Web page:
Federal Government COVID-19 Fiscal Stimulus – June 30, 2020 Update

BYE BYE BYE PPP Loan Applications – Maybe.

The Payroll Protection Program (“PPP”) enacted in March as part of the Coronavirus Aid, Relief, and Economic Security (“CARES”) Act eventually totaled $660 billion available for small businesses relief. (Make that $670 billion, if you count $10 billion appropriated as part of the program, but not available to most small businesses.) The loan application window closes today. As of last night, about $130 billion remained available for loans. I hazard a guess that there will be quite a bit left over at the end of today.

Behind the scenes, Congress is discussing whether and how to use the remaining $130 billion or so in appropriations. It is unlikely that Congress will legislate to simply open the PPP window again. If members of Congress can agree on a plan, it will likely be targeted at the “neediest” businesses. Don’t look for immediate action on this matter.

Can I apply for PPP Loan Forgiveness now? Yes and No.

The Small Business Administration (“SBA”) has made it clear that you can apply for forgiveness right now, if you wish. There’s a catch. You apply for forgiveness to the lender from which you obtained your loan. That lender determines the amount of your forgiveness, subject to possible SBA review. A standard application and an “easy” application for forgiveness were issued by SBA only within the last couple of weeks, in response to the changes in the program by the PPP Flexibility Act enacted June 5. Lenders have to develop and/or revise their systems and processes to comply with these recent changes.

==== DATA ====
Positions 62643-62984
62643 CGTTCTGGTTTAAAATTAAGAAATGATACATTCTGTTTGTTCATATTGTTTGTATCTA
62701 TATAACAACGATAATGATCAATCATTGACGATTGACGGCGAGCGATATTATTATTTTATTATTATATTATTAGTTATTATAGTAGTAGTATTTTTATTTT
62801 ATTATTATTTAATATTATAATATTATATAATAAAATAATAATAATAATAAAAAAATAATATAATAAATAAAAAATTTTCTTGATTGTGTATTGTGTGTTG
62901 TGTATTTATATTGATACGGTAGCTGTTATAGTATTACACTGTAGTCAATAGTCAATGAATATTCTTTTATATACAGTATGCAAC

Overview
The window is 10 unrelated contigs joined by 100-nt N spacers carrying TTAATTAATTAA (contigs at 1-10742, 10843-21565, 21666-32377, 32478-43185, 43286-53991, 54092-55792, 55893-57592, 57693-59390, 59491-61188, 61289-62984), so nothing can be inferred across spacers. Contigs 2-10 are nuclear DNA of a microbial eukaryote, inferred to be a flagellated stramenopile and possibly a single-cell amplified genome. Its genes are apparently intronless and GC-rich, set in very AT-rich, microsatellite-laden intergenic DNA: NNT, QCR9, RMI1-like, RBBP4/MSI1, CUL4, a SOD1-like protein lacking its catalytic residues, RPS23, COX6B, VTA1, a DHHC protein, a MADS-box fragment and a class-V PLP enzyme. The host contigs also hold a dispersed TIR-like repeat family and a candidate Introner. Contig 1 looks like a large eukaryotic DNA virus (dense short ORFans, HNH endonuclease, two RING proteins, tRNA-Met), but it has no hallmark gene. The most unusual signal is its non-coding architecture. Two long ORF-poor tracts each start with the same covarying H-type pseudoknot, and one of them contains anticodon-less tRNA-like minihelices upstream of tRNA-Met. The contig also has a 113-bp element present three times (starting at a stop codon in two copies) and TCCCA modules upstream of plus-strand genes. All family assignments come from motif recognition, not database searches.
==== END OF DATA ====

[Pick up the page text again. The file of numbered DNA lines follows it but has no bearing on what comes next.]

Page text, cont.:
We are not aware of any lender that is accepting forgiveness applications at this time. There is no pressing deadline for forgiveness application. We are polling some of our banker friends to find out when they will start accepting forgiveness applications. We’ll report what we find out.

IRS Paid $1.4 Billion in Stimulus Payments to Dead People

The Government Accountability Office reported last week that the Internal Revenue Service (“IRS”) paid $1.4 billion in Economic Impact Payments (“EIPs”) to dead people. EIP stimulus checks in the amount of up to $1,200 per person were automatically distributed, without request by the recipient, by the IRS, pursuant to CARES Act mandate. It took some deep thinking and careful analysis by the IRS, along with some new law, for it to determine that stimulus payments should not be paid to dead people. Certainly, payments to dead people would not appear to serve an intended purpose of the CARES Act.

Generally, the responses to this disclosure depend on the end of the political spectrum towards which the responders tilt. One side says that $1.4 billion is a lot of money and that most, if not all, of those unintended payments could have been avoided by cross-checking with the Social Security Administration records. The other side says that $1.4 billion is less than 1% of the total amounts of EIPs issued, hardly a rounding error in the total amount of EIPs made in the haste directed by law.

Tax Returns and Payments Due July 15. No More Blanket Extension. Get Your Checkbooks or E-Pay Instructions Out.